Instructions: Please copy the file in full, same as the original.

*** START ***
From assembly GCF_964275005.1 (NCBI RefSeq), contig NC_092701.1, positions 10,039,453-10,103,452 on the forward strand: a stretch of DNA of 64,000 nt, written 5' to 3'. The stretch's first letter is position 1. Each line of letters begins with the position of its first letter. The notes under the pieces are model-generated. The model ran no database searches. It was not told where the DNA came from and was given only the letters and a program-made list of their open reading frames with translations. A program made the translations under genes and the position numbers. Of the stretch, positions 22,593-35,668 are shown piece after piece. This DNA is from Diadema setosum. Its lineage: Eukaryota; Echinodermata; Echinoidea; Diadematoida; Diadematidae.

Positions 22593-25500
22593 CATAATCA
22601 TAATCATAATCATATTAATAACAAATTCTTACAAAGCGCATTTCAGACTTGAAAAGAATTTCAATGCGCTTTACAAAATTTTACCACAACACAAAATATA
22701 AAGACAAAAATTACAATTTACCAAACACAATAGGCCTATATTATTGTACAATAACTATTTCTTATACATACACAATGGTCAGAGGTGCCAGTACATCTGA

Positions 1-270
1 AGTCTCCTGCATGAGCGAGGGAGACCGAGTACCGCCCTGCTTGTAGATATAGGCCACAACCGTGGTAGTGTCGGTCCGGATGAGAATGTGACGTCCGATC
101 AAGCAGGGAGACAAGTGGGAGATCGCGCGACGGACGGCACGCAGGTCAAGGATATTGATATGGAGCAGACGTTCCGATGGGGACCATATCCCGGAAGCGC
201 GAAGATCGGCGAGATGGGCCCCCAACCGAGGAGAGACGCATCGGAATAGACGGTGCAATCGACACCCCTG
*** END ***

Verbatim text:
From assembly GCF_964275005.1 (NCBI RefSeq), contig NC_092701.1, positions 10,039,453-10,103,452 on the forward strand: a stretch of DNA of 64,000 nt, written 5' to 3'. The stretch's first letter is position 1. Each line of letters begins with the position of its first letter. The notes under the pieces are model-generated. The model ran no database searches. It was not told where the DNA came from and was given only the letters and a program-made list of their open reading frames with translations. A program made the translations under genes and the position numbers. Of the stretch, positions 22,593-35,668 are shown piece after piece. This DNA is from Diadema setosum. Its lineage: Eukaryota; Echinodermata; Echinoidea; Diadematoida; Diadematidae.

Positions 22593-25500
22593 CATAATCA
22601 TAATCATAATCATATTAATAACAAATTCTTACAAAGCGCATTTCAGACTTGAAAAGAATTTCAATGCGCTTTACAAAATTTTACCACAACACAAAATATA
22701 AAGACAAAAATTACAATTTACCAAACACAATAGGCCTATATTATTGTACAATAACTATTTCTTATACATACACAATGGTCAGAGGTGCCAGTACATCTGA

Positions 1-270
1 AGTCTCCTGCATGAGCGAGGGAGACCGAGTACCGCCCTGCTTGTAGATATAGGCCACAACCGTGGTAGTGTCGGTCCGGATGAGAATGTGACGTCCGATC
101 AAGCAGGGAGACAAGTGGGAGATCGCGCGACGGACGGCACGCAGGTCAAGGATATTGATATGGAGCAGACGTTCCGATGGGGACCATATCCCGGAAGCGC
201 GAAGATCGGCGAGATGGGCCCCCAACCGAGGAGAGACGCATCGGAATAGACGGTGCAATCGACACCCCTG